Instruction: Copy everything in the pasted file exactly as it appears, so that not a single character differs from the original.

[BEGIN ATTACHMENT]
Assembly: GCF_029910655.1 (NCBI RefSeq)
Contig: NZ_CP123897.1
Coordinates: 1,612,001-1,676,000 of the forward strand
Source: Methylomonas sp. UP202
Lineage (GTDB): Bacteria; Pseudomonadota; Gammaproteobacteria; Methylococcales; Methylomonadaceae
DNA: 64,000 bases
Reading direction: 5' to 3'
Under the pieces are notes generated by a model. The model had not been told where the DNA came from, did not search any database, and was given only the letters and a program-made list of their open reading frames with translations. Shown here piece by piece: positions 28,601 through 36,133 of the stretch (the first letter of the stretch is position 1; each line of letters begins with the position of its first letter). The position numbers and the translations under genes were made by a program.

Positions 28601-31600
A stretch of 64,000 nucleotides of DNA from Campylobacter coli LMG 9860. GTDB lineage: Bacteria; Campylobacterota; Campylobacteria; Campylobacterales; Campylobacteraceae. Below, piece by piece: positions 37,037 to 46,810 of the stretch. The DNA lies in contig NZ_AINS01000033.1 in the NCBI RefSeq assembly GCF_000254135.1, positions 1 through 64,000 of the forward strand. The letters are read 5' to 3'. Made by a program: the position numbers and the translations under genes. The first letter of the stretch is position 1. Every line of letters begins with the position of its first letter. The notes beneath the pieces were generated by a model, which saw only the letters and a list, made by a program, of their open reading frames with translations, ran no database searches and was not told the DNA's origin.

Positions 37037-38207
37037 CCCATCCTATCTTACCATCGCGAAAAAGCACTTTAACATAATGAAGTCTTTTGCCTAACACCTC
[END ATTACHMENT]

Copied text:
Assembly: GCF_029910655.1 (NCBI RefSeq)
Contig: NZ_CP123897.1
Coordinates: 1,612,001-1,676,000 of the forward strand
Source: Methylomonas sp. UP202
Lineage (GTDB): Bacteria; Pseudomonadota; Gammaproteobacteria; Methylococcales; Methylomonadaceae
DNA: 64,000 bases
Reading direction: 5' to 3'
Under the pieces are notes generated by a model. The model had not been told where the DNA came from, did not search any database, and was given only the letters and a program-made list of their open reading frames with translations. Shown here piece by piece: positions 28,601 through 36,133 of the stretch (the first letter of the stretch is position 1; each line of letters begins with the position of its first letter). The position numbers and the translations under genes were made by a program.

Positions 28601-31600
A stretch of 64,000 nucleotides of DNA from Campylobacter coli LMG 9860. GTDB lineage: Bacteria; Campylobacterota; Campylobacteria; Campylobacterales; Campylobacteraceae. Below, piece by piece: positions 37,037 to 46,810 of the stretch. The DNA lies in contig NZ_AINS01000033.1 in the NCBI RefSeq assembly GCF_000254135.1, positions 1 through 64,000 of the forward strand. The letters are read 5' to 3'. Made by a program: the position numbers and the translations under genes. The first letter of the stretch is position 1. Every line of letters begins with the position of its first letter. The notes beneath the pieces were generated by a model, which saw only the letters and a list, made by a program, of their open reading frames with translations, ran no database searches and was not told the DNA's origin.

Positions 37037-38207
37037 CCCATCCTATCTTACCATCGCGAAAAAGCACTTTAACATAATGAAGTCTTTTGCCTAACACCTC